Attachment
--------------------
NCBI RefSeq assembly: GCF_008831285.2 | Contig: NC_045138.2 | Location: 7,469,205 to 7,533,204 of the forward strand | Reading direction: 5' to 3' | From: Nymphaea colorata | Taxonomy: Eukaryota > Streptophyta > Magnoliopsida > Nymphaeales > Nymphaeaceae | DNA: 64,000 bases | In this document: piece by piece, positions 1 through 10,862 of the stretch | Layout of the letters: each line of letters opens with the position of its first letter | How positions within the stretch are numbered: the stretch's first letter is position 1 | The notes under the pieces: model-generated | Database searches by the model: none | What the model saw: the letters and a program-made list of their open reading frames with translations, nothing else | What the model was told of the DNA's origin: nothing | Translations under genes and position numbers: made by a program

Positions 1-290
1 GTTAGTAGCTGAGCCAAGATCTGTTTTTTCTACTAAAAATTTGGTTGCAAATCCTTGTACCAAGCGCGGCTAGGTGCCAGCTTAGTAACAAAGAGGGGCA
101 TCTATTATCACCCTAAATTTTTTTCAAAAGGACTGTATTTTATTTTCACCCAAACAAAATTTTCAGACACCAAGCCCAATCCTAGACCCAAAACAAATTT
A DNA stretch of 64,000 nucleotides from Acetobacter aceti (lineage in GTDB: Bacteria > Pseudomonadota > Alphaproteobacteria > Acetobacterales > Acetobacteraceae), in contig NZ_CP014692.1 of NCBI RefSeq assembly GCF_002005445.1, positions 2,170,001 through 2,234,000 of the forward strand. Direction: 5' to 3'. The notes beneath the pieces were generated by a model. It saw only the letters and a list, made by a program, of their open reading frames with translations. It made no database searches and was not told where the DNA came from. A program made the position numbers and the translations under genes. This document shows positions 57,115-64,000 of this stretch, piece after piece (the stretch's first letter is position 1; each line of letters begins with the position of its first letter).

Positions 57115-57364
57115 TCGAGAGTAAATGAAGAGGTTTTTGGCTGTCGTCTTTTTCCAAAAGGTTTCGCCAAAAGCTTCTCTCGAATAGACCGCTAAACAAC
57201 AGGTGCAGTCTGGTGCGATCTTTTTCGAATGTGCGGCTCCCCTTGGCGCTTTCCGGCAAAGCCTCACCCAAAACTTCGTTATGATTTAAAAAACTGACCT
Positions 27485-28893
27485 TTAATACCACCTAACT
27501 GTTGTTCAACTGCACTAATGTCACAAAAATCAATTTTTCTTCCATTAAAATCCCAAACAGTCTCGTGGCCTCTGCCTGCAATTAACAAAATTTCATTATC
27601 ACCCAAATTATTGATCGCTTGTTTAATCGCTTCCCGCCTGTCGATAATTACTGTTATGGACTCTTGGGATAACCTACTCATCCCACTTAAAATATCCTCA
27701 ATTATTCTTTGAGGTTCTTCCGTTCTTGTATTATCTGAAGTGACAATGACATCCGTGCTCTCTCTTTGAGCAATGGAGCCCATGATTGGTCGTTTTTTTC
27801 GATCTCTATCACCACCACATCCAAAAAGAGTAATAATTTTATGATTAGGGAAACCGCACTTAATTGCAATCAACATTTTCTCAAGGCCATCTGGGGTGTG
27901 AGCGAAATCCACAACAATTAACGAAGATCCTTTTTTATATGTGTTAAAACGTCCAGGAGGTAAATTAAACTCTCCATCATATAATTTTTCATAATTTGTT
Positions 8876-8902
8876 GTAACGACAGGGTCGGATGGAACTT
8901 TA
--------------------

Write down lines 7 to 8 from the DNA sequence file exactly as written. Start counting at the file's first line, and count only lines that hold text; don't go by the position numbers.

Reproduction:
57115 TCGAGAGTAAATGAAGAGGTTTTTGGCTGTCGTCTTTTTCCAAAAGGTTTCGCCAAAAGCTTCTCTCGAATAGACCGCTAAACAAC
57201 AGGTGCAGTCTGGTGCGATCTTTTTCGAATGTGCGGCTCCCCTTGGCGCTTTCCGGCAAAGCCTCACCCAAAACTTCGTTATGATTTAAAAAACTGACCT